Travel Trade Wales

Straw Cottage helps children find fun in the countryside

Straw Cottage helps children find fun in the countryside

Ty Gwyn Straw House Sitting Room

The owners of a unique holiday cottage on a Mid Wales hill farm are introducing families from towns and cities to the wonders of the countryside.

 

Ty Gwyn Farm is tucked away in the rolling hills of the old county of Radnorshire – now part of the huge county of Powys – just over two miles from the Victorian spa town of Llandrindod Wells.

 

The farm offers holidays in The Straw Cottage, which, as the name suggests is built of straw, has no electricity and is surrounded by its own two acres of open woodland, meadow and stream. The cottage provides an escape from today’s technology driven world.

 

Whilst the cottage offers a great romantic break or a place for recharging batteries, for children it means a place to run free and explore. The Straw Cottage sleeps four in two bedrooms and has a wood-burner and no electric. There are candles, lanterns, and solar wind up lights.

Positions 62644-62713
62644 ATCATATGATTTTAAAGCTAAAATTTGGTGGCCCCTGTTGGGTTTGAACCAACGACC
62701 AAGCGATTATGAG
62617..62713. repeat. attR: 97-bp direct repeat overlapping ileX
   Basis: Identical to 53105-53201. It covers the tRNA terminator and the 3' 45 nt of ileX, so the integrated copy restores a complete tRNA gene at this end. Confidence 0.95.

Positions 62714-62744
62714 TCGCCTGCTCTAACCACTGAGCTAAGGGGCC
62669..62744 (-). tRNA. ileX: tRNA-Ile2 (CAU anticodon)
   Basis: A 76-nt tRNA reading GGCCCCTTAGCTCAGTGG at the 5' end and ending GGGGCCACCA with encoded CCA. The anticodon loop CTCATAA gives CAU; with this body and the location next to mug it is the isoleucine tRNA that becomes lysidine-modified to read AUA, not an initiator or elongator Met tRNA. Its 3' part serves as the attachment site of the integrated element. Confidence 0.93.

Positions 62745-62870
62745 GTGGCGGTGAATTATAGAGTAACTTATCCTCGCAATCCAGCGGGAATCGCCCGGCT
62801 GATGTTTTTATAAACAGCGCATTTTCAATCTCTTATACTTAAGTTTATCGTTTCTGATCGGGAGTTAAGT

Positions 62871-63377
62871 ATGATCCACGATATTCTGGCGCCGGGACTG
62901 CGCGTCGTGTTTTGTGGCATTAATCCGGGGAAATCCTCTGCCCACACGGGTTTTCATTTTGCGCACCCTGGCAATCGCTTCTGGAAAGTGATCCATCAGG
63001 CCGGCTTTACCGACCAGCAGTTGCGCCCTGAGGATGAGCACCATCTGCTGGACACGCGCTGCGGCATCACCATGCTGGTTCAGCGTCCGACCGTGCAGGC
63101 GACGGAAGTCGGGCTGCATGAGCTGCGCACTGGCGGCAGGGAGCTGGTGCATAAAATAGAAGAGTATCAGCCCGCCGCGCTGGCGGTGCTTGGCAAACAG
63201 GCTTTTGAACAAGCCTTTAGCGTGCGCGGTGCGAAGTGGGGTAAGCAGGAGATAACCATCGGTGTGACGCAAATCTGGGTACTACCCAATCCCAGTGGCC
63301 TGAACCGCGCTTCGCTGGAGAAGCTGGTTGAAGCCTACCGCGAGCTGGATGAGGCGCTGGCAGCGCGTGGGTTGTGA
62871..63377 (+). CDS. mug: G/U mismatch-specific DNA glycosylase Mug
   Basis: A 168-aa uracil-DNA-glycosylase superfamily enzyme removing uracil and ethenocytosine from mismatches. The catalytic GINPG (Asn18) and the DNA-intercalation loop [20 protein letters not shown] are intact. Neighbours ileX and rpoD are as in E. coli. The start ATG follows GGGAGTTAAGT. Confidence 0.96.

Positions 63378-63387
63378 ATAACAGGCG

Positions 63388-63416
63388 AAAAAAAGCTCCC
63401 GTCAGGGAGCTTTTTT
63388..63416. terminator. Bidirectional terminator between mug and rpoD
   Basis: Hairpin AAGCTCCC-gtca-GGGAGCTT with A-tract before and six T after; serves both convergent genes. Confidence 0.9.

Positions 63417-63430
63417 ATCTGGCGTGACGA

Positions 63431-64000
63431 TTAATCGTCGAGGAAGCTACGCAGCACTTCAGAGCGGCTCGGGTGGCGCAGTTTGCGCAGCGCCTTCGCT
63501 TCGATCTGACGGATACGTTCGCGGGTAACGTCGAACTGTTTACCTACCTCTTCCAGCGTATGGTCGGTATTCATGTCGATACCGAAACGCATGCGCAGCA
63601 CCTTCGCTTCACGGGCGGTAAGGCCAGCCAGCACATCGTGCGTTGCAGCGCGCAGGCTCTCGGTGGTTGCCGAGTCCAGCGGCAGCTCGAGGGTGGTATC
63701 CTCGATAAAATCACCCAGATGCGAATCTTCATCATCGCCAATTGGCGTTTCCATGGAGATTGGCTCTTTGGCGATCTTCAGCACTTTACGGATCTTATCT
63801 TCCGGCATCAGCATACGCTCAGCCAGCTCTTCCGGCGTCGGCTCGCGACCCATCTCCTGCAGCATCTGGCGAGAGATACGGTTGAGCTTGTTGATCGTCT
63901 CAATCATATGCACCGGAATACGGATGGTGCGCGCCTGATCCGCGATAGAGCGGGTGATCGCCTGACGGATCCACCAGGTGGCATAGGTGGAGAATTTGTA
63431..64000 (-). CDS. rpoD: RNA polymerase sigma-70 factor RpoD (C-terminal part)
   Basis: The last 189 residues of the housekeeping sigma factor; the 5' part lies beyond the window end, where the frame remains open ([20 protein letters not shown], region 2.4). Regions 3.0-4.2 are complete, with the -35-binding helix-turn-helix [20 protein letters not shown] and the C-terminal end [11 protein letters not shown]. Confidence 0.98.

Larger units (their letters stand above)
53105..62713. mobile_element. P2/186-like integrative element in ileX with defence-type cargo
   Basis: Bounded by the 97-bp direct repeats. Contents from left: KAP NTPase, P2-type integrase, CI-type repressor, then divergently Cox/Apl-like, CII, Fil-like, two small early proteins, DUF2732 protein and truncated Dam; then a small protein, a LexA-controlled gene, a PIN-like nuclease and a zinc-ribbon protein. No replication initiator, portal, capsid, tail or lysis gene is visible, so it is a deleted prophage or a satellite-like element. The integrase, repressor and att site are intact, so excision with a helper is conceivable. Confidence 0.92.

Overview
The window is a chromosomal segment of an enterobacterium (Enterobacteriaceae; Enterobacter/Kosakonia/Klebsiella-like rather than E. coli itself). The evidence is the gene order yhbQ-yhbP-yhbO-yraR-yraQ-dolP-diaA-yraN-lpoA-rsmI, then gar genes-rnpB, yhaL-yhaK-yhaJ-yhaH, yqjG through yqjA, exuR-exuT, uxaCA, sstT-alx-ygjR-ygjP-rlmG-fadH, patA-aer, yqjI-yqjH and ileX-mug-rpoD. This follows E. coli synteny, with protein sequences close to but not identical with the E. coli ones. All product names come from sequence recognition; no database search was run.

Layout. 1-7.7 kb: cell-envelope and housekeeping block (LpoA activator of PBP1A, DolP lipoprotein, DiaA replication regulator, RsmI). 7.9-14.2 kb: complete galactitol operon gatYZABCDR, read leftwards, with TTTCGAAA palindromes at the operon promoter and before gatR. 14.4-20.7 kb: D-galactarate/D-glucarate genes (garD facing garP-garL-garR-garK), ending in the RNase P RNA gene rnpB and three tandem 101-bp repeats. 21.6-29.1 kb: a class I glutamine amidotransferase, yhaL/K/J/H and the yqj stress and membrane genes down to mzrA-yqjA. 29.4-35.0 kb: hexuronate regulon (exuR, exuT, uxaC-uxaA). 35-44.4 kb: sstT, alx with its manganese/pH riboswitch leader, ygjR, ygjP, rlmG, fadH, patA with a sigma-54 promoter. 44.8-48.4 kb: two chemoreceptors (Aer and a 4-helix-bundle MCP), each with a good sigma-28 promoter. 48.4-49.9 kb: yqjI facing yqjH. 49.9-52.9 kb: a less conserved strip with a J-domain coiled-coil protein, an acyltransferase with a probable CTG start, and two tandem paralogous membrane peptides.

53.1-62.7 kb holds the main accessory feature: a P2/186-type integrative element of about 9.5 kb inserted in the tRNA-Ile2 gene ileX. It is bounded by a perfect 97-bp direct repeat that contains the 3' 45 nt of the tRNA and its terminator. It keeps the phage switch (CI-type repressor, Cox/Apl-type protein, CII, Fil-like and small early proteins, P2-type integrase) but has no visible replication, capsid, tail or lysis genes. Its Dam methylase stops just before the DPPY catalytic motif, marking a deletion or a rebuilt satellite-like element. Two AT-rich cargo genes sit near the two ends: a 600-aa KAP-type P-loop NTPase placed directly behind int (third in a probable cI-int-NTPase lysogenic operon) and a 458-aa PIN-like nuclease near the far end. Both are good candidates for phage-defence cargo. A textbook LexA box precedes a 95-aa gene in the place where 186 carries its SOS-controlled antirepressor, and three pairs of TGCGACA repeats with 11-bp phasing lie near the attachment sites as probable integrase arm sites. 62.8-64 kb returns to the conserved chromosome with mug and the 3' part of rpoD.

“I would like to think that in our own small way we can introduce children to the countryside and help them learn about the animals and plants around them,” explains Margot Porter, of Ty Gwyn Farm.

 

“We hope they will find out that some of the real simple pleasures of life are more exciting and interesting than the virtual world on their mobile ‘phone or tablet.

 

“It has been most rewarding and sometimes surprising to see how much the children enjoy just being at the cottage, pond dipping and building dens – we have had some great dens built!"

 

“Sometimes they can start by being a bit nervous but by the end of their stay, their parents can’t get them away! In fact one dad told me that there was no point taking the children out as they kept asking when they could go back to the farm!”

 

In the cottage there are books to identify birds and flowers and children are encouraged to have a go at some of the ‘20 Things to do at The Straw Cottage’ that Margot has suggested.

 

Making a wild art painting out of leaves and flowers, watching the stars in a dark sky, rolling down a hill, making a daisy chain or grass trumpet, bird watching, making a campfire and roasting marshmallows under parental supervision are just a few of the 20 things. One of the most popular things is a treasure hunt with clues laid out around the two acres of the cottage.

 

Visit Ty Gwyn Farm's website for more information, call Margot on 01597 822665 or drop her an email.

 

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